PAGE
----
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Dame Ivy Compton-Burnett, DBE (; 5 June 1884 – 27 August 1969) was an English novelist, published in the original editions as I. Compton-Burnett. She was awarded the 1955 James Tait Black Memorial Prize for her novel Mother and Son. Her works consist mainly of dialogue and focus on family life among the late Victorian or Edwardian upper middle class. Manservant and Maidservant (1947) is considered one of her best.
Ivy Compton-Burnett was born in Pinner, Middlesex, on 5 June 1884, as the seventh of twelve children of a well-known homeopathic physician Dr James Compton-Burnett (pronounced 'Cumpton-Burnit'), by his second wife, Katharine (1855–1911), daughter of Rowland Rees, Mayor of Dover. Her first cousin was Margery Blackie, a homeopathic physician. Ivy grew up in Hove and London. She was educated at home with two brothers until the age of 14. She attended Addiscombe College, Hove, in 1898–1901, then boarded for two terms in 1901–02 at Howard College, Bedford, before embarking on a university degree in Classics. After graduating she in turn tutored four younger sisters at home.
Ivy's mother sent all her stepchildren away to boarding-school as soon as possible. According to the scholar Patrick Lyons, "In widowhood Compton-Burnett's mother provided her with an early model for the line of outrageous domestic bullies that appear in her novels, anticipating the grief-stricken and over-demanding Sophia Stace (Brothers and Sisters, 1929) and the more shamelessly lucid Harriet Haslem (Men and Wives, 1931), who declares candidly: 'I see my children's faces, and am urged by the hurt in them to go further, and driven on to the worse.'" Four of Ivy's sisters rebelled against home life in 1915 and moved up to London to live in a flat with the pianist Myra Hess. Ivy successfully managed the considerable family fortune after her mother's death.
In the author blurb of the old Penguin editions of her novels there was a paragraph written by Compton-Burnett herself: "I have had such an uneventful life that there is little information to give. I was educated with my brothers in the country as a child, and later went to Holloway College, and took a degree in Classics. I lived with my family when I was quite young but for most of my life have had my own flat in London. I see a good deal of a good many friends, not all of them writing people. And there is really no more to say." This omits the facts that her favourite brother, Guy, died of pneumonia; another, Noel, was killed on the Somme, and her two youngest sisters, Stephanie Primrose and Catharine (called "Baby" and "Topsy"), died in a suicide pact by taking veronal in their locked bedroom on Christmas Day, 1917. Not one of the twelve siblings had children, and all eight girls remained unmarried.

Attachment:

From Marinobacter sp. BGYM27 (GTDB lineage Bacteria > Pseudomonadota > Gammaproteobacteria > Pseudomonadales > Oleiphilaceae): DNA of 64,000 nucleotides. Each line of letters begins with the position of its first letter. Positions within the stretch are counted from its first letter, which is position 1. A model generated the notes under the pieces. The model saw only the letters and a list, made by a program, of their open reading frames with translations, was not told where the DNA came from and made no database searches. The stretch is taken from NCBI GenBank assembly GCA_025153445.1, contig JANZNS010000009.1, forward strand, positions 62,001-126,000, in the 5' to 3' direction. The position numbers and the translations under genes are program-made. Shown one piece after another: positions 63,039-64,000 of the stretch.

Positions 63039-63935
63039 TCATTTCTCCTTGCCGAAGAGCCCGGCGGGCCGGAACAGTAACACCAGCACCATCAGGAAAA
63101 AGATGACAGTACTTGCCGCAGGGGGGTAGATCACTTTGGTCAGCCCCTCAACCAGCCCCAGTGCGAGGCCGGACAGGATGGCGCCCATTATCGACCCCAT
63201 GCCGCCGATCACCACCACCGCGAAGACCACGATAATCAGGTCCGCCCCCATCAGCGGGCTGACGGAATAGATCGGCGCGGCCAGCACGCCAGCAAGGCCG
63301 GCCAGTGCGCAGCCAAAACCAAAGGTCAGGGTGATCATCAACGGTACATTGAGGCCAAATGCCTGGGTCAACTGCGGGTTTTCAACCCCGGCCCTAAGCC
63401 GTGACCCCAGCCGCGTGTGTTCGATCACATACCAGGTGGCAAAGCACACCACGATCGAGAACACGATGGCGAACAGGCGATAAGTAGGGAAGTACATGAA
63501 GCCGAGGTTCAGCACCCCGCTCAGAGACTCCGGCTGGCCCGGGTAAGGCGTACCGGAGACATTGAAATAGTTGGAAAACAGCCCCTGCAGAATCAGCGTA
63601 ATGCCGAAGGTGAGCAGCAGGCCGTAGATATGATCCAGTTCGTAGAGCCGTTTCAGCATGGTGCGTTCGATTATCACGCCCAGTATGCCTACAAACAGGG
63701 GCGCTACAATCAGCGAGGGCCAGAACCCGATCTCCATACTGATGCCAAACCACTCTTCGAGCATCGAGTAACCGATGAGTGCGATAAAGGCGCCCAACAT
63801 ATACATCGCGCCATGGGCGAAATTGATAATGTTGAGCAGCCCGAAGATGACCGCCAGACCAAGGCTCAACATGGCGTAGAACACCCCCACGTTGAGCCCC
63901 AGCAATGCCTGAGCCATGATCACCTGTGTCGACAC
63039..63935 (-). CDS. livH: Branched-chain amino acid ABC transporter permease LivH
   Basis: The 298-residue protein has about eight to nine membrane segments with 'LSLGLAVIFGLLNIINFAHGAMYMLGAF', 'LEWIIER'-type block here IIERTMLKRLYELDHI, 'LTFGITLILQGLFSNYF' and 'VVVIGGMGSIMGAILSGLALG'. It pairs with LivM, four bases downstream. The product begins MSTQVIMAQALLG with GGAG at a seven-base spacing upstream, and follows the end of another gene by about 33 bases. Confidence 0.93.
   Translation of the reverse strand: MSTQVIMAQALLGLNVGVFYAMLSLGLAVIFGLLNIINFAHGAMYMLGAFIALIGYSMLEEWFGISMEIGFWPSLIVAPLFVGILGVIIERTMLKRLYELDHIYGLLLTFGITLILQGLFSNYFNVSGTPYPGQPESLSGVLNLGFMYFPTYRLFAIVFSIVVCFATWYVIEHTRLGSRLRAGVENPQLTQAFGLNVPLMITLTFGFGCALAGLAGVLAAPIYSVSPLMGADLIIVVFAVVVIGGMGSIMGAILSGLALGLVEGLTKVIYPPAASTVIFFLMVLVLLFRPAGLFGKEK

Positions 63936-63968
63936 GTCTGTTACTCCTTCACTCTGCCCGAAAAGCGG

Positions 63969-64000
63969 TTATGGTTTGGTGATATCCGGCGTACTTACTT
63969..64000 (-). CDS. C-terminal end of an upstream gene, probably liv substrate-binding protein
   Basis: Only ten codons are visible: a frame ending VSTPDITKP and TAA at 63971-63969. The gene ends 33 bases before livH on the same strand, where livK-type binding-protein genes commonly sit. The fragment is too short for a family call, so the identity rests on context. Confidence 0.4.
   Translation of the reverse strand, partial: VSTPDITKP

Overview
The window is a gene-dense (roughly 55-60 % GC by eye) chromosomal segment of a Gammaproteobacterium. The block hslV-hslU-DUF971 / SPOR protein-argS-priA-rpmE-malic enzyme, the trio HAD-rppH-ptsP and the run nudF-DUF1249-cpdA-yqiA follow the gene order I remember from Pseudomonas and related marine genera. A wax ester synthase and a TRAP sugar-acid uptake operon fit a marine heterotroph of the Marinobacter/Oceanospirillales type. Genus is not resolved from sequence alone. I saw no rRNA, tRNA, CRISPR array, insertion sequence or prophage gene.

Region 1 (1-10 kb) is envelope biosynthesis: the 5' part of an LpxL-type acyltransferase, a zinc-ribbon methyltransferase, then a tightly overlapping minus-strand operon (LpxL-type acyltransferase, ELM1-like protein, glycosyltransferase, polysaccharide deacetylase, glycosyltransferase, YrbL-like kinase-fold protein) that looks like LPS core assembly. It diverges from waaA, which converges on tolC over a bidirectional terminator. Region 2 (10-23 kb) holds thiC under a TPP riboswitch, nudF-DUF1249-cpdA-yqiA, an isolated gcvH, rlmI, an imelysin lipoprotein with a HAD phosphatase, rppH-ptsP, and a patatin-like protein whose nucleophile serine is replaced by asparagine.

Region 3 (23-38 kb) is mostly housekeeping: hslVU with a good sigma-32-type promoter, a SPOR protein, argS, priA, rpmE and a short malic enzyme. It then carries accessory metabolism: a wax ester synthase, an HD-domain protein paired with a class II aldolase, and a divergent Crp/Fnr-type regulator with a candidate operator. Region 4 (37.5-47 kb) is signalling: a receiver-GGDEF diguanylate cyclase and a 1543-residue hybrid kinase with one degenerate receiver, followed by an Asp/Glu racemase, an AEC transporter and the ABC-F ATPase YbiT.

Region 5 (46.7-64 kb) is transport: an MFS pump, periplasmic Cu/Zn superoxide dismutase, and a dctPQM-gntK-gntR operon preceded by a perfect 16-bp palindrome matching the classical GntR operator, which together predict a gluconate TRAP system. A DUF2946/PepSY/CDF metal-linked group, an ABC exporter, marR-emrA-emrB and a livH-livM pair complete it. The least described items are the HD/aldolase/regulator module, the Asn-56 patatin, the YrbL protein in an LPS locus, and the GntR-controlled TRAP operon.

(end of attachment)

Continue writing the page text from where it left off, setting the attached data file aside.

Compton-Burnett spent much of her life as a companion to Margaret Jourdain (1876–1951), a leading authority and writer on the decorative arts and the history of furniture, who shared the author's Kensington flat from 1919. For the first ten years, Compton-Burnett seems to have remained unobtrusively in the background, always severely dressed in black. When Pastors and Masters appeared in 1925, Jourdain said she had been unaware that her friend was writing a novel.
Compton-Burnett was appointed a Dame Commander of the Order of the British Empire (DBE) in 1967.
Ivy Compton-Burnett held no religious beliefs; she was a "fierce Victorian atheist". She died at her Kensington home on 27 August 1969 and was cremated at Putney Vale Crematorium.
Apart from Dolores (1911), a traditional novel she later rejected as something "one wrote as a girl", Compton-Burnett's fiction deals with domestic situations in large households which, to all intents and purposes, invariably seem Edwardian. The description of human weaknesses and foibles of all sorts pervades her work, and the family that emerges from each of her novels must be seen as dysfunctional in one way or another, with parents struggling with children, or sibling rivalries producing malicious, if covert, power struggles.
Starting with Pastors and Masters (1925), Compton-Burnett developed a highly individualistic style. Her fiction relies heavily on formal dialogue (in strong contrast to the often melodramatic plots), and demands constant attention on the reader's part: there are instances in her work where important information is casually mentioned in a half sentence. Her use of punctuation is deliberately perfunctory: there are no colons or semi-colons, no exclamation marks, no italics. The result is to create a deliberately claustrophobic fictional world, dominated by the psychological exploration of small-scale power-abuse and persecution.
There has been longstanding appreciation of Compton-Burnett's novels. Of Pastors and Masters the New Statesman wrote: "It is astonishing, amazing. It is like nothing else in the world. It is a work of genius." In her essay collection L'Ère du soupçon (1956), an early manifesto for the French nouveau roman, Nathalie Sarraute hails Compton-Burnett as "one of the greatest novelists England has ever had".
Elizabeth Bowen said of the wartime Parents and Children, "To read in these days a page of Compton-Burnett dialogue is to think of the sound of glass being swept up, one of these London mornings after a blitz." Patrick Lyons wrote over 30 years later, "These are witty and often demanding novels, peopled with alert sceptics who are devoted to epigrammatic talk and edgily precise analysis of talk."
*Published in the United States as Bullivant and the Lambs.
There has been a recovery of UK and US interest in her novels in the 2000s. There were several translations into French, Italian, Spanish and other languages.